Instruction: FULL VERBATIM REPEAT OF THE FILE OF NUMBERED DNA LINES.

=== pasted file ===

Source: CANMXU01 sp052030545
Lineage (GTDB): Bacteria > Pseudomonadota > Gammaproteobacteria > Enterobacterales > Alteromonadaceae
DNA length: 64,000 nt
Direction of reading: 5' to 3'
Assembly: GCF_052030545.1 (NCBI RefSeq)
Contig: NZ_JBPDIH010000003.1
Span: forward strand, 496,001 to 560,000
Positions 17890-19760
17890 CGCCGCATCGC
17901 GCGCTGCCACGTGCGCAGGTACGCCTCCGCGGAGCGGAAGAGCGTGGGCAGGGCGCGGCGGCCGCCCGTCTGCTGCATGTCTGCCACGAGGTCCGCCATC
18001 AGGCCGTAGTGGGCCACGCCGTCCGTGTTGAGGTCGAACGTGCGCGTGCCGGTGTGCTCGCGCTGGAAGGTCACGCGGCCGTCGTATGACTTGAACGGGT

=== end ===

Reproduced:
Source: CANMXU01 sp052030545
Lineage (GTDB): Bacteria > Pseudomonadota > Gammaproteobacteria > Enterobacterales > Alteromonadaceae
DNA length: 64,000 nt
Direction of reading: 5' to 3'
Assembly: GCF_052030545.1 (NCBI RefSeq)
Contig: NZ_JBPDIH010000003.1
Span: forward strand, 496,001 to 560,000
Positions 17890-19760
17890 CGCCGCATCGC
17901 GCGCTGCCACGTGCGCAGGTACGCCTCCGCGGAGCGGAAGAGCGTGGGCAGGGCGCGGCGGCCGCCCGTCTGCTGCATGTCTGCCACGAGGTCCGCCATC
18001 AGGCCGTAGTGGGCCACGCCGTCCGTGTTGAGGTCGAACGTGCGCGTGCCGGTGTGCTCGCGCTGGAAGGTCACGCGGCCGTCGTATGACTTGAACGGGT